. That's his great phrase. There is no conscious decision. No exact time. I understand what Tillich means. If this unconscious drive goes on, it will kill the language even although there are some who are striving to save it.
Take one example. When I was a boy at school, at the interval we always played in Gaelic. You never thought of playing in English. You go to the equivalent school today – the children are not playing in Gaelic now.
It's a beautiful language, but I'm a bit pessimistic…
In the lowlands and in other English-speaking countries, uneducated people make grammatical mistakes. The uneducated Gaelic-speaking person never does. My father left school at 12 and I never heard him make a grammatical mistake, and we listened to him conducting family worship morning and evening. Never once. And the same with my mother. Technically speaking, they were uneducated. But they came from a rich oral culture – that's why I would be very sad if Gaelic died out.
I remember Murdo, my brother, a week before he died, was driving me from Edinburgh to Glasgow and he suddenly said to me, 'Murdo Ewen, would you agree with me that mother is the most intelligent uneducated person you have ever met?'
So, I took my time in replying, and I said, 'Murdo, I agree with you that mother is very intelligent, but I don't agree with you that she is uneducated.'
'But she left school at 12.'
I said, 'Yes, but I'll give you two examples. One of the best hymns in the hymnary – in fact, in my opinion, it's the best Christmas hymn of all because some Christian hymns are sentimental and sloppy – is "Child in the Manger, Infant of Mary." Composed by Mary Macdonald, Bunessan [Mull]. Now, she could neither read nor write. And that hymn is the most intellectual of the Christmas hymns. And Duncan Bàn Macintyre: a contemporary of Burns. He wasn't such a good lyrical poet as Burns, but he was a much better satirist than Burns. He could neither read nor write.'
That demonstrates the richness of the oral culture. So I would deplore the death of the language. It's a poetic language. It's pictorial. People who have listened to me preach have told me that they can see what I'm saying – that I project a picture. My reply is that if I do that, it's unconscious – it's a Gaelic legacy. Betty [his American wife] notices it too. She loves Harris and she says that people there project a picture when they're speaking. Most of them.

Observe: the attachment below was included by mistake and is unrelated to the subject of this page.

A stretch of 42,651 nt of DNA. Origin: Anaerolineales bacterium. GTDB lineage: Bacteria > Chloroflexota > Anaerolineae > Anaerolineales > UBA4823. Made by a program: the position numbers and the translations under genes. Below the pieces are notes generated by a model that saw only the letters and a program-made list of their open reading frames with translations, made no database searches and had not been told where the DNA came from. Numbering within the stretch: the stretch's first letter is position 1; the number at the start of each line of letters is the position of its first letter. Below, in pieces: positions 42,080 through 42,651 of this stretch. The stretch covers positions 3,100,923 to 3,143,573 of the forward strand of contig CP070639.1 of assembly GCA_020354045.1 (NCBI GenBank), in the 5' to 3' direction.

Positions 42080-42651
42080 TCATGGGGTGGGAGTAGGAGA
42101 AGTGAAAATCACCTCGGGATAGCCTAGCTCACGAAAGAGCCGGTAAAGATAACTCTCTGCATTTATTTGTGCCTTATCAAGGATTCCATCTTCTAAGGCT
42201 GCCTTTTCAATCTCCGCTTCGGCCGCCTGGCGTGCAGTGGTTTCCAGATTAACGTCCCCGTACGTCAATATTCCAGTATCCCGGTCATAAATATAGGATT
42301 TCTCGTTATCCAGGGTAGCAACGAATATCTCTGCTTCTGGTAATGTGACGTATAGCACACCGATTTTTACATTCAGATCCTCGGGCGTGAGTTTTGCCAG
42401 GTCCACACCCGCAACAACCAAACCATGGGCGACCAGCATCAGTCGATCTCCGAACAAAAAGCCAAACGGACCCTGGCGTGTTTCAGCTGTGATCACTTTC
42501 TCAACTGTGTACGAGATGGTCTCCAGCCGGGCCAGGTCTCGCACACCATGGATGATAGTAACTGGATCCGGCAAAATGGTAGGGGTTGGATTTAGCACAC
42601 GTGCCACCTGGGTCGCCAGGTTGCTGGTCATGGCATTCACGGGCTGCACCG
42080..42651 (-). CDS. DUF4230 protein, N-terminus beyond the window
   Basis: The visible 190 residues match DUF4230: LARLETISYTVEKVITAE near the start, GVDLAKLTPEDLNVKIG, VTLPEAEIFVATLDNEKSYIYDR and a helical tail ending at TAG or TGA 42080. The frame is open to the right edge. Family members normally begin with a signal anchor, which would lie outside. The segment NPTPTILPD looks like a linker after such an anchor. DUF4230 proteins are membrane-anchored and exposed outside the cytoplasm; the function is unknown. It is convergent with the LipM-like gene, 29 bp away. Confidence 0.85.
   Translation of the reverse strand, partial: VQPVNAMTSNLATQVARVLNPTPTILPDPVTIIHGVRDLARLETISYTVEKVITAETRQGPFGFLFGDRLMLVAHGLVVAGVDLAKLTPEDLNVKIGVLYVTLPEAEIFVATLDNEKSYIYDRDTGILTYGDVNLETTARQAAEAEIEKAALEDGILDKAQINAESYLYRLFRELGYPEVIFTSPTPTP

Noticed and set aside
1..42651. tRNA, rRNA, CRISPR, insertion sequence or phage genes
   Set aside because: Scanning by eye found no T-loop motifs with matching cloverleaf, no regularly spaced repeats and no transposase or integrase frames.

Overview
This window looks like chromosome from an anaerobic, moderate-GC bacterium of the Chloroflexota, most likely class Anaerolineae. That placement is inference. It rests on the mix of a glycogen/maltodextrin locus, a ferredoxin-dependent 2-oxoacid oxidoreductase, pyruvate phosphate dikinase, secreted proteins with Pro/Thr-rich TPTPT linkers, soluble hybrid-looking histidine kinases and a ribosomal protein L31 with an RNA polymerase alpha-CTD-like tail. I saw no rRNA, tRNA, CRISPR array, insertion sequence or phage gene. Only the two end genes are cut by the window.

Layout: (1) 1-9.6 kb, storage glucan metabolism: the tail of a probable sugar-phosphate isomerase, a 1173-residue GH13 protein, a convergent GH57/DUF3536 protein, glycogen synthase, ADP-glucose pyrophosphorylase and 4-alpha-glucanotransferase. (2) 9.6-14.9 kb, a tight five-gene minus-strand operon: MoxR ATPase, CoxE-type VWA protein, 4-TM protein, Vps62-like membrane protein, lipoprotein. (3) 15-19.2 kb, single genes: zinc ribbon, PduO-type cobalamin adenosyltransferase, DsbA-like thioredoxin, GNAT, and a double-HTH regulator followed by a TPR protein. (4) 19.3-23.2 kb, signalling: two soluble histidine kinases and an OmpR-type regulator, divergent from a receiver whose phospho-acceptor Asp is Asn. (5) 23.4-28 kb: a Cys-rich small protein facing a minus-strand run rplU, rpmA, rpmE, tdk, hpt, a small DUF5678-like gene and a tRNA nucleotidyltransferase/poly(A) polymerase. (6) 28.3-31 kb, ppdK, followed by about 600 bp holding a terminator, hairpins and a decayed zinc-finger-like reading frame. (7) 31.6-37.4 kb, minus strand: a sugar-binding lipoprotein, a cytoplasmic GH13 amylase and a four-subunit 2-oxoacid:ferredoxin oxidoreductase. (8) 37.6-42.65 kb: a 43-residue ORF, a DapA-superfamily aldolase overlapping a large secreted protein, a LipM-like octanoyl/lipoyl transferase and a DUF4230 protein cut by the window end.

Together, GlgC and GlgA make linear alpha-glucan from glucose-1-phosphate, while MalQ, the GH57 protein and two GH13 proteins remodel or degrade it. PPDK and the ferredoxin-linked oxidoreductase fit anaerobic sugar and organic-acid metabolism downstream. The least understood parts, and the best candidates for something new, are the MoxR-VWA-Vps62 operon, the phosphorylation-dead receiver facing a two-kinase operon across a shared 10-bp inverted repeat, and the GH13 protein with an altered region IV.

But English is so powerful and we're exposed to it all the time.
I forget which psychologist said a number of years ago that the proof of authentic bilingualism is: do you dream in the two languages? I do. When I dream about my brother Murdo, it's always in Gaelic.
It is rare to meet a Hebridean who does not have a juicy story about second sight or similar phenomena. Professor Murdo Ewen is no exception. Indeed, he has a particular interest in the paranormal.
I came to a belief in it in a peculiar manner. I was an undergraduate at university at the time and I used to go home for the summer and help my father on the croft. I was helping him to cut corn one day when a crofter by the name of Alasdair MacKinnon from the next village stopped to talk to us and he started teasing me, saying, 'Murdo Ewen, since you went to that posh university you don't come and ceilidh.'
I said, 'Alasdair, wait till I clean myself and change, and I'll go with you.'
We had to walk a mile to his house beside a beautiful loch – oh, it's gorgeous – and this thing happened.
About 50 yards from his house he stopped and began to shiver. His face went very white and he had a curious look in his eyes. And then the sweat came out on his brow – ever since then I've had this picture in my mind of the scene in the Garden of Gethsemane where Jesus was supposed to have huge globules of sweat on his brow – well, the sweat stood out like that and I got hold of his elbow and I steadied him. And he said in a strangled voice, 'Calum is dead.' And I knew he was referring to Calum his son who had emigrated to Canada about 10 years before.
So I helped him home and he lay on the bench and he kept looking at the ceiling. And his wife came over and said: 'He has seen something?'
I went home and I didn't say anything to my parents and next morning the postman passed our house because he had a letter for the next house, and on his way back he came in and said to my mother, 'Isn't it sad about Calum MacKinnon?'
She asked what had happened and he said that Calum had been killed in Montreal the day before.
I went up to the teacher who used to teach us navigation at school to find out the time difference between Montreal and Harris, and he had died at the same time as I'd been with his father.
So that was my conversion to the paranormal.
I have a friend, he's a retired professor of astronomy, Archie Roy. Archie is the number one expert in Scotland on the paranormal. Now, he is not a devout churchman but he is a passionate believer in the afterlife. And one of his theories which I can expound is that there is something belonging to the personality which is indestructible. Death cannot destroy it.
Now, Archie may not be an orthodox Christian, but he's an ally, and we should welcome all allies. None of them believe in the afterlife more passionately than Archie. We need our allies.
I think it's arrogant to be dogmatic about the nature of the afterlife. The truth is, we don't know. I don't believe in the old-fashioned hell because it comes back to this thing I tackled at the AIDS convention. I'm better than a God who would consign people to that kind of hell. And I would say that without any trace of arrogance.
But I do think that if the afterlife is meaningful, in order to get to a higher level you have to work hard. As a child, I'm quite sure I had to try very hard before I could walk. This is my view, we're exposed to different environments and we have to learn, and sometimes the learning may not be easy.
But I don't believe in this savage God. Not only that, but I wouldn't respect him.
Rev Professor Murdo Ewen Macdonald died in 2004